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The City of Bristol presenting Lord Chief Justice Pratt
with the Freedom in a Gold Box.
The Chat of the Day.—So, Sir, as I was saying, the report of a pistol was heard on a sudden by her Ladyship, who ran frightened into his Lordship’s apartment, whom she had left not long before sitting in his chair dosing ; when lo! she
found his Lordship sprawling on the floor, with his face all over blood : alarmed at this horrid spectacle, as you know, any body, as well as her Ladyship, would have been, she threw up the window, and called out murder. This of course brought a number of people together, and a great bustle it occasioned; however a very little time happily unravelled this mystery which wore so frightful an aspect: for as soon as fear would allow time for enquiry, it was discovered, that as one of the servants was cleaning the fire-arms below stairs, a pistol among them, which happened to be loaded, accidentally went off, but nobody was hurt ; at this instant it chanced that his Lordship, either suddenly surprised as the explosion, or from some other cause, fell out of his chair, and falling on his face, his nose bled: this gave occasion to the false report of a great person's shooting himself; for which the above is all the foundation, and his Lordship is as well, Sir, as either you or me.
Epitaph on a Sea-Officer in Torryburn Church-yard, in
the County of Fife, in Scotland.
Lies honest Captain Hill,
With upright heart and will.
To vice of no kind given;
Has made the port of Heaven.
To a Gentleman, who sent the Author some writing
You gave what no man could refuse,
The following curious address lately appeared as an advertisement in the Birmingham Gazette :“ Morgan Davis, of the Beaufort Arms, at Petty France, Gloucestershire, finding his activity daily falling off, and his corpulency increasing so as to prevent his waiting upon his customers in a manner equal to his wishes, has (to take example from other great men) retired from his public station, to enjoy in a private one what he flatters himself
he has acquired with honour to himself, and satisfaction to the world. He therefore begs leave in this manner to express his gratitude to the nobility, gentry, and public in general, for the favours he has received; but his real unaffected embarrassment is so great as to prevent his doing it in words, adequate to the feeling of his heart—he can only say to them collectively, as he has often done individually,– You are welcome-I am obliged to you—I wish you safe and happy through life, good landlords, and agreeable accommodations. .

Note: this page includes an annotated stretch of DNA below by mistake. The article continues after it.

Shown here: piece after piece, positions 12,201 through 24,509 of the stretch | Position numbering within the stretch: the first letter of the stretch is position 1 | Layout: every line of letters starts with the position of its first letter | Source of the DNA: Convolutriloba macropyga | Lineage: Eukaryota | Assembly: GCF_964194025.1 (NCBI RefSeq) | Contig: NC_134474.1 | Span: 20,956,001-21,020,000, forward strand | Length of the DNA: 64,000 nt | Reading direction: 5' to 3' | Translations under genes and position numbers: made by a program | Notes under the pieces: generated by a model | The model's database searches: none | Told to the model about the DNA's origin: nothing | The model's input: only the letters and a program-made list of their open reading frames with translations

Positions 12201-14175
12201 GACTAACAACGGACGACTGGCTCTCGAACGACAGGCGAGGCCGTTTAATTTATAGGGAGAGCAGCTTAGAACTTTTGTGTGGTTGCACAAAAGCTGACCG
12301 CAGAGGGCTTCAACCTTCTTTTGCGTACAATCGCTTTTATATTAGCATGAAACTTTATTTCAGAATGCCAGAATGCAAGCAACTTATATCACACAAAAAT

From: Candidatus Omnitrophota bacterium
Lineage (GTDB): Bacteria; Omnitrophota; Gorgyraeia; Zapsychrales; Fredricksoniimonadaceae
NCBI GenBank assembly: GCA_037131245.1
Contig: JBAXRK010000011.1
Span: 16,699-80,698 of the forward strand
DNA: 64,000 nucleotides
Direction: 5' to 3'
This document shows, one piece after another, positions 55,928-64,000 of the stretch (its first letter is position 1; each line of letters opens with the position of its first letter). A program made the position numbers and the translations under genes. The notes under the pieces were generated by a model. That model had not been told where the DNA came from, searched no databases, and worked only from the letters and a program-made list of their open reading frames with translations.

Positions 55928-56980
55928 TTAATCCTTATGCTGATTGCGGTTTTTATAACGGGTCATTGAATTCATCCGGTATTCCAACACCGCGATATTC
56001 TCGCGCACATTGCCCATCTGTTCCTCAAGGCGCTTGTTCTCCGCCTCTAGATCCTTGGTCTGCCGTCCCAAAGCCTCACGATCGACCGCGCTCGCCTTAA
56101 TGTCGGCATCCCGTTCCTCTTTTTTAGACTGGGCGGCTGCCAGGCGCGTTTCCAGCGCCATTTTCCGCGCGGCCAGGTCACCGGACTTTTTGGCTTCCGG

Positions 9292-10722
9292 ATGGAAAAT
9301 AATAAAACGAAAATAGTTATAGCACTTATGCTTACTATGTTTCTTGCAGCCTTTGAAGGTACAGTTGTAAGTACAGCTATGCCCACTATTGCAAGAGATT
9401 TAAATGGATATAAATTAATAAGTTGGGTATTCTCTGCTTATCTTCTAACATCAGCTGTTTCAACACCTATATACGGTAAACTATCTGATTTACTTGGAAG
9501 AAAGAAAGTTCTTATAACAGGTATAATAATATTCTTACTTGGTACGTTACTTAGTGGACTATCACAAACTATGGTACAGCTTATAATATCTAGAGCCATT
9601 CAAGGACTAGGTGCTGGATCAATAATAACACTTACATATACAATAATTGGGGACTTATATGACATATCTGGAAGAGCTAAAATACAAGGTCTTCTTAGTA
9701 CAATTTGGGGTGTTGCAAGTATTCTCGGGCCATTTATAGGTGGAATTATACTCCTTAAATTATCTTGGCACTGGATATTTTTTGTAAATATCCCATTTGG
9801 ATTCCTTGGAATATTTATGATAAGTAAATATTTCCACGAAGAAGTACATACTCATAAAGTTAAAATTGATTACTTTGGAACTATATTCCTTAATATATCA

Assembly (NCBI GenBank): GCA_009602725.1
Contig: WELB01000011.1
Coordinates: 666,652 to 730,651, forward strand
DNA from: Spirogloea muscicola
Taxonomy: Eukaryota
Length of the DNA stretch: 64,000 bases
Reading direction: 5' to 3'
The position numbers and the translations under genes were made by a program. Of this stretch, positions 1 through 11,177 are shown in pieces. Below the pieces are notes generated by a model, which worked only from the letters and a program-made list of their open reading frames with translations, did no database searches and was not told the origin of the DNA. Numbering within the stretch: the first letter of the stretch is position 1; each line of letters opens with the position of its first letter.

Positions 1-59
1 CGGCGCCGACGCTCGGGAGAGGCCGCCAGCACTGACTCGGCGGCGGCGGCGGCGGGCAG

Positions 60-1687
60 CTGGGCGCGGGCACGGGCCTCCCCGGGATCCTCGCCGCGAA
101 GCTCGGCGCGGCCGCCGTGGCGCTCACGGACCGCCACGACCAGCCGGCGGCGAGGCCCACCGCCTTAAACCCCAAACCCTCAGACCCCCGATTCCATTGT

Mr. Davis is not of a dwarfish size, and by arithmetical calculation it appears that it will require no small quantity of meat, drink, and cloathing, to maintain his greatness, and as these things cannot be procured without a certain article, called by the wise man the Root of Evil-he hopes all persons who are any ways indebted to him will immediately settle their accounts; and he assures those to whom he is debtor that he will directly discharge their demands; but his gratitude to the public must and always will remain a debt.
The following very simple process will produce an ink equal to the best Indian ink, in all its properties and effects :--Boil parchment shavings, or cuttings of glove leather, in water till it becomes a size, which when cool, forms a jelly :-then
having blackened an earthen plate or dish, by holding it over the flame of a candle, mix up with a camel-hair pencil, the fine lamp-black thus obtained, with some of the size while the plate is warm.-Good common carpenters' glue may be used instead of size, and lamp-black may be procured in any required quantity from the smoke of oil, tallow, &c. that sold in the shops is, however, too coarse :-a little musk may be added to give it the smell of Indian ink, from which this composition differs only in the circumstance, that the Chinese infuse ox-gall, or some similar substance, which gives it a yellowish metallic lustre when dry, in no degree, however, essential to the artist.
The Vidette Eaters.--Some time since, when the Dublin Yeomanry were on permanent duty, the main guard of a certain Fusileer Corps, being stationed in Stephen's Green, near the residence of their Captain, Sir John W— , a very fine pair of leverets, which were intended as a present for the Knight, by the blundering of a drunken higgler, were left at the guard-house. Without any very minute inquiries after the owner of the leverets, they were ordered to be dressed for supper, and, in addition to the contents of their haversacks, afforded a very comfortable regale to the men on duty. Scarcely was supper ended, when the guard was ordered to be turned out, and two videttes, or orderly men, havin notified